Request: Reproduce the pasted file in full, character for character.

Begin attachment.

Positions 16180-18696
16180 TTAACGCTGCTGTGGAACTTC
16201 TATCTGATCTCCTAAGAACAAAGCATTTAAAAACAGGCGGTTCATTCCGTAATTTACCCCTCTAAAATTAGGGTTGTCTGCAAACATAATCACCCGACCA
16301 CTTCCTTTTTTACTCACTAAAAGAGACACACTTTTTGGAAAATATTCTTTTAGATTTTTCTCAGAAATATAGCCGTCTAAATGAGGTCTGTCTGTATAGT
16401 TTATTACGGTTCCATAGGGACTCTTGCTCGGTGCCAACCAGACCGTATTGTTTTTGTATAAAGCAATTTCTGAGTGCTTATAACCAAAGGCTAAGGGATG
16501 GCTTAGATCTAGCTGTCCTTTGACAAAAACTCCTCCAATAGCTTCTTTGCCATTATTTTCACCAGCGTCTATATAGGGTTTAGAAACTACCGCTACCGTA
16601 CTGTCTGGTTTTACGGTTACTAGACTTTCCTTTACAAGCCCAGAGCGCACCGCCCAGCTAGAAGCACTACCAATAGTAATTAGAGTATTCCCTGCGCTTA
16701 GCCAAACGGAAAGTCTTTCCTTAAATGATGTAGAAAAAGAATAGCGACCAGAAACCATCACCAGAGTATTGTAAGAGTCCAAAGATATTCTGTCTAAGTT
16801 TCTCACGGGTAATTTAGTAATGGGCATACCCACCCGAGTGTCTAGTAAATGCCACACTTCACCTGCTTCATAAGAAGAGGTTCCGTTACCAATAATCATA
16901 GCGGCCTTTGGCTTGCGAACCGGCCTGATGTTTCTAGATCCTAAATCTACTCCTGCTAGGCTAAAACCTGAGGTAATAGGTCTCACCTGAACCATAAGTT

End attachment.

Positions 16180-18696
16180 TTAACGCTGCTGTGGAACTTC
16201 TATCTGATCTCCTAAGAACAAAGCATTTAAAAACAGGCGGTTCATTCCGTAATTTACCCCTCTAAAATTAGGGTTGTCTGCAAACATAATCACCCGACCA
16301 CTTCCTTTTTTACTCACTAAAAGAGACACACTTTTTGGAAAATATTCTTTTAGATTTTTCTCAGAAATATAGCCGTCTAAATGAGGTCTGTCTGTATAGT
16401 TTATTACGGTTCCATAGGGACTCTTGCTCGGTGCCAACCAGACCGTATTGTTTTTGTATAAAGCAATTTCTGAGTGCTTATAACCAAAGGCTAAGGGATG
16501 GCTTAGATCTAGCTGTCCTTTGACAAAAACTCCTCCAATAGCTTCTTTGCCATTATTTTCACCAGCGTCTATATAGGGTTTAGAAACTACCGCTACCGTA
16601 CTGTCTGGTTTTACGGTTACTAGACTTTCCTTTACAAGCCCAGAGCGCACCGCCCAGCTAGAAGCACTACCAATAGTAATTAGAGTATTCCCTGCGCTTA
16701 GCCAAACGGAAAGTCTTTCCTTAAATGATGTAGAAAAAGAATAGCGACCAGAAACCATCACCAGAGTATTGTAAGAGTCCAAAGATATTCTGTCTAAGTT
16801 TCTCACGGGTAATTTAGTAATGGGCATACCCACCCGAGTGTCTAGTAAATGCCACACTTCACCTGCTTCATAAGAAGAGGTTCCGTTACCAATAATCATA
16901 GCGGCCTTTGGCTTGCGAACCGGCCTGATGTTTCTAGATCCTAAATCTACTCCTGCTAGGCTAAAACCTGAGGTAATAGGTCTCACCTGAACCATAAGTT